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Diffusion Tensor Imaging of the Brachial Plexus: A Comparison between Readout-segmented and Conventional Single-shot Echo-planar Imaging


Ho, Michael J; Ciritsis, Alexander; Manoliu, Andrei; Stieltjes, Bram; Marcon, Magda; Andreisek, Gustav; Kuhn, Felix Pierre (2019). Diffusion Tensor Imaging of the Brachial Plexus: A Comparison between Readout-segmented and Conventional Single-shot Echo-planar Imaging. Magnetic Resonance in Medical Sciences, 18(2):150-157.

Abstract

PURPOSE Diffusion tensor imaging (DTI) adds functional information to morphological magnetic resonance neurography (MRN) in the assessment of the brachial nerve plexus. To determine the most appropriate pulse sequence in scan times suited for diagnostic imaging in clinical routine, we compared image quality between simultaneous multi-slice readout-segmented (rs-DTI) and conventional single-shot (ss-DTI) echo-planar imaging techniques. METHODS Institutional Review Board (IRB) approved study including 10 healthy volunteers. The supraclavicular brachial plexus, covering the nerve roots and trunks from C5 to C7, was imaged on both sides with rs-DTI and ss-DTI. Both sequences were acquired in scan times <7 min with b-values of 900 s/mm and with isotropic spatial resolution. RESULTS In rs-DTI image, the overall quality was significantly better and distortion artifacts were significantly lower (P = 0.001-0.002 and P = 0.001-0.002, respectively) for both readers. In ss-DTI, a trend toward lower degree of ghosting and motion artifacts was elicited (reader 1, P = 0.121; reader 2, P = 0.264). No significant differences between the two DTI techniques were found for signal-to-noise ratios (SNR), contrast-to-noise ratios (CNR) and fractional anisotropy (FA) (P ≥ 0.475, P ≥ 0.624, and P ≥ 0.169, respectively). Interreader agreement for all examined parameters and all sequences ranged from intraclass correlation coefficient (ICC) 0.064 to 0.905 and Kappa 0.40 to 0.851. CONCLUSION Incomparable acquisition times rs-DTI showed higher image quality and less distortion artifacts than ss-DTI. The trend toward a higher degree of ghosting and motion artifacts in rs-DTI did not deteriorate image quality to a significant degree. Thus, rs-DTI should be considered for functional MRN of the brachial plexus.

Abstract

PURPOSE Diffusion tensor imaging (DTI) adds functional information to morphological magnetic resonance neurography (MRN) in the assessment of the brachial nerve plexus. To determine the most appropriate pulse sequence in scan times suited for diagnostic imaging in clinical routine, we compared image quality between simultaneous multi-slice readout-segmented (rs-DTI) and conventional single-shot (ss-DTI) echo-planar imaging techniques. METHODS Institutional Review Board (IRB) approved study including 10 healthy volunteers. The supraclavicular brachial plexus, covering the nerve roots and trunks from C5 to C7, was imaged on both sides with rs-DTI and ss-DTI. Both sequences were acquired in scan times <7 min with b-values of 900 s/mm and with isotropic spatial resolution. RESULTS In rs-DTI image, the overall quality was significantly better and distortion artifacts were significantly lower (P = 0.001-0.002 and P = 0.001-0.002, respectively) for both readers. In ss-DTI, a trend toward lower degree of ghosting and motion artifacts was elicited (reader 1, P = 0.121; reader 2, P = 0.264). No significant differences between the two DTI techniques were found for signal-to-noise ratios (SNR), contrast-to-noise ratios (CNR) and fractional anisotropy (FA) (P ≥ 0.475, P ≥ 0.624, and P ≥ 0.169, respectively). Interreader agreement for all examined parameters and all sequences ranged from intraclass correlation coefficient (ICC) 0.064 to 0.905 and Kappa 0.40 to 0.851. CONCLUSION Incomparable acquisition times rs-DTI showed higher image quality and less distortion artifacts than ss-DTI. The trend toward a higher degree of ghosting and motion artifacts in rs-DTI did not deteriorate image quality to a significant degree. Thus, rs-DTI should be considered for functional MRN of the brachial plexus.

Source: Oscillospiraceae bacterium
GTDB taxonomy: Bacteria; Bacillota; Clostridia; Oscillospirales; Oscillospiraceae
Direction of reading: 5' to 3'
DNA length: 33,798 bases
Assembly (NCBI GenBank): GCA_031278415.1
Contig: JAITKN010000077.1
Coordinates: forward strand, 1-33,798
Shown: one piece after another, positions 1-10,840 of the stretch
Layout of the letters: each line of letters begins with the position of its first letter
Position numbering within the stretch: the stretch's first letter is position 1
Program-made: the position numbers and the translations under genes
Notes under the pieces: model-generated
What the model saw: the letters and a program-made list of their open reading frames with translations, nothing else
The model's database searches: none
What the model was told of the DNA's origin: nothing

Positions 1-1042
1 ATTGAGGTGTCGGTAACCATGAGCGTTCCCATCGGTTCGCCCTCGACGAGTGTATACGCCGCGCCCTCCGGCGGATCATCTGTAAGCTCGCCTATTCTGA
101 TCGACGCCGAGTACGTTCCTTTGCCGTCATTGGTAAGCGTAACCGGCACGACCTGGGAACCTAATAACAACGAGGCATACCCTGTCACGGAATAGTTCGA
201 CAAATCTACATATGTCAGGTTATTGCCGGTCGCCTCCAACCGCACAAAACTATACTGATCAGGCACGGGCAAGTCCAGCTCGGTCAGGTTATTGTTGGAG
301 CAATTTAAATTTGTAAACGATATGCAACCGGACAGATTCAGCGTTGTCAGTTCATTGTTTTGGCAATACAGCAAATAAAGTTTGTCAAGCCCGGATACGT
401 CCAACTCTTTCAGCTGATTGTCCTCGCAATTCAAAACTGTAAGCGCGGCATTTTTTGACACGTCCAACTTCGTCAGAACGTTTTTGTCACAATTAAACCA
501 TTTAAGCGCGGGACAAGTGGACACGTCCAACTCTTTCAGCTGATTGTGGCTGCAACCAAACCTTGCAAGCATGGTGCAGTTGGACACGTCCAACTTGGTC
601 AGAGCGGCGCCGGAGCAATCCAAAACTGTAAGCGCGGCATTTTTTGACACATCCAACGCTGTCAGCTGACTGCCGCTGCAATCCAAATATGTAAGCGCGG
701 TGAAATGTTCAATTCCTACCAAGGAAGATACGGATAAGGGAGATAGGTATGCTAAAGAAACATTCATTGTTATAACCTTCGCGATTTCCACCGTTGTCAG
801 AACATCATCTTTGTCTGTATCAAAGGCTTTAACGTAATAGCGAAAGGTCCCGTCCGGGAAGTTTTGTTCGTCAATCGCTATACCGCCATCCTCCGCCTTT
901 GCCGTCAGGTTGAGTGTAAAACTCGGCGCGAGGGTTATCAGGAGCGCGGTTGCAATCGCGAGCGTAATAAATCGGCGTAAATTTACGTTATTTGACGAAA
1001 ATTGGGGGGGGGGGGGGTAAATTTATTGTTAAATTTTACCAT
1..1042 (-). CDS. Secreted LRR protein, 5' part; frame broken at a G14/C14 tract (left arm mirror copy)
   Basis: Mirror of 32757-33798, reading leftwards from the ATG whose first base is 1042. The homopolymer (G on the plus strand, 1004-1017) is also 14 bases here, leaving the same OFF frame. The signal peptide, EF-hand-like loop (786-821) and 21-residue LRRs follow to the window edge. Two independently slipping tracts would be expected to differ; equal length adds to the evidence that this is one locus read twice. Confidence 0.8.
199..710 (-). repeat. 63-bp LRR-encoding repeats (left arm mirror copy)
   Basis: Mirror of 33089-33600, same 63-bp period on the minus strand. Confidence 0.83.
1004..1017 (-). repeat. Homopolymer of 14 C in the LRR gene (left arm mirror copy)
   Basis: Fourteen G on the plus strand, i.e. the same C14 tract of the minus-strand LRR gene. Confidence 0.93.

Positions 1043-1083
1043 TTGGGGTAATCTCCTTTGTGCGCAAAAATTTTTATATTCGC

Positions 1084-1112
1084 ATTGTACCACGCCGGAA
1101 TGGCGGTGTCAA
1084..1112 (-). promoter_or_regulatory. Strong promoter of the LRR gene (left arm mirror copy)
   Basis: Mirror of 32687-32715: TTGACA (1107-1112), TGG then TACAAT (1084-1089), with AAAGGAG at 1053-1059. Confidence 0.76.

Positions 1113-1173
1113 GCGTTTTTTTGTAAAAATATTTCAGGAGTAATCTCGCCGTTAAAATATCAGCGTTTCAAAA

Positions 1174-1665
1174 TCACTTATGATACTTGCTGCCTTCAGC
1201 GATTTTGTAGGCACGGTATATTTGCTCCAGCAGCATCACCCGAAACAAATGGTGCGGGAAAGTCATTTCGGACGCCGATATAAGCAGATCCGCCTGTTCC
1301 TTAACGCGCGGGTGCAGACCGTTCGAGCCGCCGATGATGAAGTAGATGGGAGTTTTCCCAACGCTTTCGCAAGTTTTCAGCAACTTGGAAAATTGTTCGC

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Additional indexing

Item Type:Journal Article, refereed, original work
Communities & Collections:04 Faculty of Medicine > University Hospital Zurich > Clinic for Diagnostic and Interventional Radiology
Dewey Decimal Classification:610 Medicine & health
Language:English
Date:1 January 2019
Deposited On:13 Dec 2018 09:48
Last Modified:01 May 2019 12:59
Publisher:Japanese Society for Magnetic Resonance in Medicine, J-Stage
ISSN:1347-3182
OA Status:Green
Free access at:PubMed ID. An embargo period may apply.
Publisher DOI:https://doi.org/10.2463/mrms.mp.2018-0004
PubMed ID:30416178

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